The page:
Parkinson Disease Surgery Options

05/12/2022

According to WHO estimates, since 2000, Parkinson's disease has increased by 81%, and associated mortality has increased by 100% worldwide. The worst thing is that the onset of the disease occurs during the most active period of life (50-60 years). It eventually leads to a slow decay of all vital functions: mental abilities and physical activity are lost.

Early diagnosis and modern treatment methods will help the patient fulfill his professional duties and live an entire life for many years.

What is the danger of illness?

Parkinson's is a disease of the brain that worsens its work. Tremors of the limbs, slow movement, stiffness, and loss of balance manifest it. And the danger also includes complications such as cognitive decline, mental disorders, and sleep disorders.

The disease is caused by the slow death of nerve cells in the cerebral cortex and the destruction of nerve fibers. In the case of loss of more than 80% of neurons, a person is considered incurable despite treatment.

The disease was first identified and described by the British physician James Parkinson in the early nineteenth century and called it "trembling paralysis." Scientists have put the condition in second place in prevalence after Alzheimer's.

To date, the percentage of people suffering from hand and head tremors have increased significantly, up to 80% of cases.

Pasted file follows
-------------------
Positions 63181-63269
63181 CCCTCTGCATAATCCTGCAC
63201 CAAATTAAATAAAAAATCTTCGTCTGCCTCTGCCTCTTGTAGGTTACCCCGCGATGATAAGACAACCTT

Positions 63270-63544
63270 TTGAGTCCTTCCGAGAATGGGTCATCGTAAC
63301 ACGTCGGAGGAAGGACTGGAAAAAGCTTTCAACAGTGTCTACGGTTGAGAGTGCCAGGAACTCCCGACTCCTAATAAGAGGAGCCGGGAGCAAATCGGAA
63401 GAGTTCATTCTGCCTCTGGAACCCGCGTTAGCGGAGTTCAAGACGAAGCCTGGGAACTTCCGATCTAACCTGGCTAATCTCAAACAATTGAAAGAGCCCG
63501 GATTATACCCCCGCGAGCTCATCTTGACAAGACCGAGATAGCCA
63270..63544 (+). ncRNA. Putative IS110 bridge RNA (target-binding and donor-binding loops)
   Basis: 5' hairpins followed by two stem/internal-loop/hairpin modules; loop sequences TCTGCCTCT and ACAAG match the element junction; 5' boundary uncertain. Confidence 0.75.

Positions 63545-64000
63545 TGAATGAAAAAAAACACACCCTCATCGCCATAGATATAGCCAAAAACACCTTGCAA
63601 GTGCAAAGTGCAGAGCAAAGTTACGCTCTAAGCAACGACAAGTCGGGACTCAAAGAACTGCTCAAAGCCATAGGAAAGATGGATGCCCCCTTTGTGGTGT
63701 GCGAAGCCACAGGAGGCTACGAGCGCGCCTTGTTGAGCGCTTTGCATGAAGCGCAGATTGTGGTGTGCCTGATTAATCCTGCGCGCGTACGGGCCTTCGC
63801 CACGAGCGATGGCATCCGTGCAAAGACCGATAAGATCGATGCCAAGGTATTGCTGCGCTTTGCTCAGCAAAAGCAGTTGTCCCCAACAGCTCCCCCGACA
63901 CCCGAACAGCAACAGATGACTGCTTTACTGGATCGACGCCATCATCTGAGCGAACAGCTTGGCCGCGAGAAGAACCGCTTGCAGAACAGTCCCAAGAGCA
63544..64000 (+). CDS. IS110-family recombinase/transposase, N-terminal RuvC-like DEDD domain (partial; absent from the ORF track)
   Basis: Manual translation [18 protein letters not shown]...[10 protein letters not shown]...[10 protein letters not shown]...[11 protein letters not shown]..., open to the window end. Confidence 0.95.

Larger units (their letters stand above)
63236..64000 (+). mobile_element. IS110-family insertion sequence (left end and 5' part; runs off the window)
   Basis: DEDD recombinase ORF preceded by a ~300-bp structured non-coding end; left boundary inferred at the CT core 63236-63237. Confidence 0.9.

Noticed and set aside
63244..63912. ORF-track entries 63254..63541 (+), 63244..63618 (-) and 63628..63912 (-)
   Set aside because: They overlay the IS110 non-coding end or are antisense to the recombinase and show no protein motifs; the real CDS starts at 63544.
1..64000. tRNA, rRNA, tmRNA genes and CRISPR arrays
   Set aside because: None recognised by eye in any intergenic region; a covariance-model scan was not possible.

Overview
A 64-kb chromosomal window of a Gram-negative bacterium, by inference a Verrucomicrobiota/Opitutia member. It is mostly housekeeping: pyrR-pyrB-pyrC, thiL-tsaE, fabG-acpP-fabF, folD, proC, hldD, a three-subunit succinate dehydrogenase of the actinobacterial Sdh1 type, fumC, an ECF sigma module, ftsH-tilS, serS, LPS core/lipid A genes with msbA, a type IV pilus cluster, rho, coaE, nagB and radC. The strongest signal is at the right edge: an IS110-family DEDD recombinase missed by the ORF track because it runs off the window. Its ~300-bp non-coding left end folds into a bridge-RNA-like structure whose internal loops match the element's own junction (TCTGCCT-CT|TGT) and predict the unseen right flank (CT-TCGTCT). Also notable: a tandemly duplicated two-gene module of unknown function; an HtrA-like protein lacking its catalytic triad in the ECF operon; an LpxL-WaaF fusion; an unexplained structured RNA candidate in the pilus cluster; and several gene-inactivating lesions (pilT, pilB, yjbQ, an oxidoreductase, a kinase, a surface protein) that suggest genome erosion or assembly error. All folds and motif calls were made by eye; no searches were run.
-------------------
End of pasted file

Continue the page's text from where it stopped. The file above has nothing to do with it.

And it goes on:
The danger is that none of the relatives or friends pay attention to the first symptoms. They notice a slowness of movement, a decrease in the sleight of hand, and a decrease in facial expression when it is already challenging to correct the situation.

Symptoms of Parkinson's patients

The first signs can be noticed when a person has:

  • At rest, tremors of the hands and shaking of the head in different directions.
  • Reduced movement speed.
  • Loss of orientation and ability to maintain balance.

What is the danger of illness?Symptoms unrelated to motor activity are also considered characteristic features:

  • loss of appetite and sense of smell;
  • memory and sleep disorders;
  • fatigue;
  • sweating;
  • excessive salivation;
  • loss of orientation in time and space;
  • handwriting changes;
  • depression and anxiety.

For people with Parkinson's disease, stiffness of the whole body is characteristic. Sometimes you notice a slight tremor throughout the body, especially in the limbs, head, lower jaw, and eyelids.

Due to the paralysis of the facial muscles, the face acquires the expression of a "mask." That is, it does not express emotions. A person rarely blinks or smiles, and the gaze lingers on one point for a long time. The gait of people with Parkinson's disease is heavy and clumsy. The steps are small and unstable. The arms do not move when walking but remain pressed against the torso.

Parkinson's disease should not be confused with Parkinsonism. The latter is not a disease; it is simply a condition when the symptoms of the disease appear after some intoxication or head injury.

Causes & risks of Parkinson's disease